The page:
For most young people, the ages 18 to 30 are a period of transition from the dependency of adolescence to the responsibilities and independence of young adulthood. A significant minority of young people, however, do not make this transition within the expected time. Legally, we treat them as adults yet they may not have accomplished all the life tasks we consider a normal part of being an adult: developing a stable identity, preparing for a career and transitioning into the workforce, and learning skills and developing habits to live independently. This is especially true of young people with mental health disorders.
In 2014, the Substance Abuse and Mental Health Services Administration (SAMHSA) reported that one in five young adults aged 18 to 25 experienced a mental illness in the previous year. Seventy-five percent of those who develop mental health disorders do so in late adolescence or young adulthood, and at least 7% of adolescents begin the transition to young adulthood with serious challenges, including complex combinations of psychiatric disorders, problems with substance use, learning and processing difficulties, and emotional struggles.
The transition to adulthood is challenging for any young person living in these times, but for an emerging adult with mental health problems it can be overwhelming. Some young people living at home with family become temporarily stuck in a situation known as failure to launch, a topic we explore in the articles Failure To Launch: 9 Tips for Managing Anxiety in Dependent Adult Children and Failure to Launch Part 2: Setting Expectations for Young Adults at Home.
Is Failure to Launch Syndrome Real?
Failure to Launch is not a formal diagnosis or disorder. But it is a problem which families across the United States struggle with and experience as real. When we published the “Failure to Launch” articles there was an outpouring of cries for help from parents who saw their own family situation depicted in those stories. We use the term “failure to launch” in a non-judgmental way to describe the frustration and concern families feel when young people seem unable to move forward and achieve significant milestones of life expected for their age.
A 2014 study by the Pew Research Center found that there were more young adults aged 18 to 34 living at home with their parents (32.1%) than those who are married or living with a partner in their own households (31.6%). By 2016, the percentage of those living at home had risen to nearly 40%. Social, economic, and educational considerations that have nothing to do with mental illness are partly responsible for this trend. However, a significant number of young adults living with their parents face a mental health problem that can lead to a failure to launch situation.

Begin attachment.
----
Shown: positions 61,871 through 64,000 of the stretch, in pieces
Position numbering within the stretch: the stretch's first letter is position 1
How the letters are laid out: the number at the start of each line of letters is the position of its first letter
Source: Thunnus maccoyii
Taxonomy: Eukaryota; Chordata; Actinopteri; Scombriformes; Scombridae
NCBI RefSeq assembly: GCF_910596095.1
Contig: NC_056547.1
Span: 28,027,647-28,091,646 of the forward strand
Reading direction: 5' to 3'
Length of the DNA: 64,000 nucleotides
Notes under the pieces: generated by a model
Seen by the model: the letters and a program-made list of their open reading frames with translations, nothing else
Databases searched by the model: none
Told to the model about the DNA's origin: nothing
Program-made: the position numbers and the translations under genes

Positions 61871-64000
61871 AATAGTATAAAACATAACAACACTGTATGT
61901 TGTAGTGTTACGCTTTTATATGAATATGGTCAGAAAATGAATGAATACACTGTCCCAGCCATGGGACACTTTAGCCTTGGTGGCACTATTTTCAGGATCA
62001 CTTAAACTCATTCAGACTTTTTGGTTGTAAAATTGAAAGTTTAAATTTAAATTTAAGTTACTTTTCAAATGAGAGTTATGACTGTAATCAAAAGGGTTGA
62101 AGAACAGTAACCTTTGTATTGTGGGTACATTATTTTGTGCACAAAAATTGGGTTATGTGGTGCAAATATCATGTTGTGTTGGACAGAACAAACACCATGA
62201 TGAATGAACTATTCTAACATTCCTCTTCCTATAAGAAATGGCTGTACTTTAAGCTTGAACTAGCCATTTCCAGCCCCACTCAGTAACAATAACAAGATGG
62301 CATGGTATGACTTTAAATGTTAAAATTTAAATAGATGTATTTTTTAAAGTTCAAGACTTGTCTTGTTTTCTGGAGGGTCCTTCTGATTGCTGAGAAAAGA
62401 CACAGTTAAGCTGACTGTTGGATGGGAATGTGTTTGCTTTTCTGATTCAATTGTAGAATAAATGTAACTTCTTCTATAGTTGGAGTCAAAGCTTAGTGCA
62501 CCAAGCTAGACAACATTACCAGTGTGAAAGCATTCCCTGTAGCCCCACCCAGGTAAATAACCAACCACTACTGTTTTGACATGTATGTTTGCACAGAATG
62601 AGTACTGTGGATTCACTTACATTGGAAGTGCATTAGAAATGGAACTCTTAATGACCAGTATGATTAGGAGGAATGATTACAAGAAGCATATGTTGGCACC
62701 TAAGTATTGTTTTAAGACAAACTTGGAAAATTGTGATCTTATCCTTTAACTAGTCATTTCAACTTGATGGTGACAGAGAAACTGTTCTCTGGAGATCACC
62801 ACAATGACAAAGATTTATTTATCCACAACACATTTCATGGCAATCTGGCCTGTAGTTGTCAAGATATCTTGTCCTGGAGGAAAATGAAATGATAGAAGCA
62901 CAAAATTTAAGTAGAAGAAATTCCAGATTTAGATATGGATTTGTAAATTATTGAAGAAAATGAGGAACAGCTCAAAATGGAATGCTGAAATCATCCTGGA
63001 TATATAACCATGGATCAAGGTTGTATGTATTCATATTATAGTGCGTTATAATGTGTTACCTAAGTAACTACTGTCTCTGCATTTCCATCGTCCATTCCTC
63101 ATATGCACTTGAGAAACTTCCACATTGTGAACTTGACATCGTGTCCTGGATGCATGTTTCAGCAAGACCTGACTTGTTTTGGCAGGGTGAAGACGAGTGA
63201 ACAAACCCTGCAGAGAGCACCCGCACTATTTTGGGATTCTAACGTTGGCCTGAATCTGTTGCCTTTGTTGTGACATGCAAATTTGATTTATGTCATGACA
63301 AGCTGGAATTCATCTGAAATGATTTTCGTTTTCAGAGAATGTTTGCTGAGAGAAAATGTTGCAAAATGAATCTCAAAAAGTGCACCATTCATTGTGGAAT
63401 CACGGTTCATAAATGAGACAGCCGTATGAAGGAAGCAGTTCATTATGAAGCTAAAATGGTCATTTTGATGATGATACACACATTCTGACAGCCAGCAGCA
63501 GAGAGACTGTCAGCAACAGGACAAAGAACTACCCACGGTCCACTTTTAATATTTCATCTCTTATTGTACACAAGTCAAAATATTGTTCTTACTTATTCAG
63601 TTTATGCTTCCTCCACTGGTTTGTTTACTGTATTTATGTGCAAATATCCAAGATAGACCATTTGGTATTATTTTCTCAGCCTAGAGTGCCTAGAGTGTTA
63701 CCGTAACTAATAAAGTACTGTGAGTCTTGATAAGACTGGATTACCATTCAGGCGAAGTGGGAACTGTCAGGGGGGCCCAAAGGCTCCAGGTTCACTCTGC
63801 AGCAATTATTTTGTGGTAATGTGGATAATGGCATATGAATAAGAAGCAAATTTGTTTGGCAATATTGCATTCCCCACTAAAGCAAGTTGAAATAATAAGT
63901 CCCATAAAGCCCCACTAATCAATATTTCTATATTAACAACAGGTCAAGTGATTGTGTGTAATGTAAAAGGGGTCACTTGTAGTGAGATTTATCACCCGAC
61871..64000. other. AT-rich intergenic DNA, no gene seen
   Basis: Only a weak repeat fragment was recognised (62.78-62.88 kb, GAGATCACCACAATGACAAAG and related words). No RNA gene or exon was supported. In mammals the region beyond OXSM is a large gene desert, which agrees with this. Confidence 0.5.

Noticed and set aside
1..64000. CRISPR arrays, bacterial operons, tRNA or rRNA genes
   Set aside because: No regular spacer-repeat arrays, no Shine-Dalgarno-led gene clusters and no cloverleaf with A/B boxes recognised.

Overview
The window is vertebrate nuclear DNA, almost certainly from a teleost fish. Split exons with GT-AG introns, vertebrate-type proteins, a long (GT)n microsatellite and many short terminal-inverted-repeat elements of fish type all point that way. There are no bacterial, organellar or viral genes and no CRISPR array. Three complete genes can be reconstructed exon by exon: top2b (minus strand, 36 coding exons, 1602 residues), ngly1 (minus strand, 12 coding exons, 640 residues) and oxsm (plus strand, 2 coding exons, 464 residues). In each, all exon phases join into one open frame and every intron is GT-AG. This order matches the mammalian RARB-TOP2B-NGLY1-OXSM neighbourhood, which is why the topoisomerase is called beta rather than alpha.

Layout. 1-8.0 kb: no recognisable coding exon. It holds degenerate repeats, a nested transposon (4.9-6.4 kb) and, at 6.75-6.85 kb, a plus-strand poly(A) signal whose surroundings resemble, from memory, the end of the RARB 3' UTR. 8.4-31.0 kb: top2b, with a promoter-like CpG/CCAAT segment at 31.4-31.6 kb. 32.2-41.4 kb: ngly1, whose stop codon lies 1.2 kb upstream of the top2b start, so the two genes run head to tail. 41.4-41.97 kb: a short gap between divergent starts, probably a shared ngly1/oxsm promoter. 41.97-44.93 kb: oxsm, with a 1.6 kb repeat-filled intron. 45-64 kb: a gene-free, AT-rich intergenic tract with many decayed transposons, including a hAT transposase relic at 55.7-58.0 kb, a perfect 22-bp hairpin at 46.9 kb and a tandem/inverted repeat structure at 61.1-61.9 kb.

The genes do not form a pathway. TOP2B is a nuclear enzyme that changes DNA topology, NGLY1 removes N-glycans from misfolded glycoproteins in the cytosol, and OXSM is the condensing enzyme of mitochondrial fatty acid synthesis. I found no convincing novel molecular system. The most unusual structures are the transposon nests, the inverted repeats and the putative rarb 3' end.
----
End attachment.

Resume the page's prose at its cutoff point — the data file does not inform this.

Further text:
Sometimes an existing mental health condition such as anxiety or depression is responsible for the failure to launch. In other cases, depression results from feeling overwhelmed by obstacles on the path to adulthood. Mental health problems can be both the cause and result of difficulties in any of these typical life tasks for emerging adults:
- obtaining a higher education
- finding a job and launching a career
- developing a sense of identity
- learning to self-regulate
- forming intimate relationships with others outside the family
- moving out of the family home
Whether a failure to launch situation is caused by a biological predisposition to mental illness, slow to develop life skills, a shy or avoidant nature, or a poor sense of self-efficacy, the result is often the same: a state of being stuck that feels like failure to young person and parents alike.
The first step in dealing with the problem is to recognize that it is not a failure at all, but in most cases is a response to the challenges of growing up, which for some emerging adults can feel like an impossible task. This sense of futility that many people feel at the brink of young adulthood can be accompanied or even fueled by underlying problems of mental health.
What is Emerging Adulthood?
In 2000, developmental psychologist Jeffrey Arnett identified a new stage in human development between adolescence and young adulthood, which he called emerging adulthood. 60 years ago, there was very little transition time between these two stages of life. At age 18 or shortly after, most young Americans would enter the workforce or military, and often start a family of their own. Even those who went to college were settled in a career and family by the age of 22. Today, the median age of marriage for males is 29, a bachelor’s level degree takes an average of 6 years to complete, and student debt has increased 56% in the last 10 years alone, making it harder for young people to become independent of their parents. These and other changes in society have extended the period of transition to young adulthood, from age 18 to 29 and even older.
5 Features of Emerging Adulthood
- the age of identity exploration
- the age of instability in all areas of life
- the age of feeling in-between adolescence and adulthood
- the most self-focused age
- the age of possibilities and opportunities to create the future
Unique Emotional Challenge of Emerging Adulthood
- consolidation of identity and self-regulation
- role transitions within the family
- intimate relationships with peers
- establishing oneself as a capable and valued person within society
Learn more about Mental Health in Emerging Adulthood
If you or someone you know is showing signs of a possible mental health issue, it is important to seek help from a qualified professional. Our Resource Specialist can help you find expert mental health resources to recover in your community. Contact us now for more information on this free service to our users.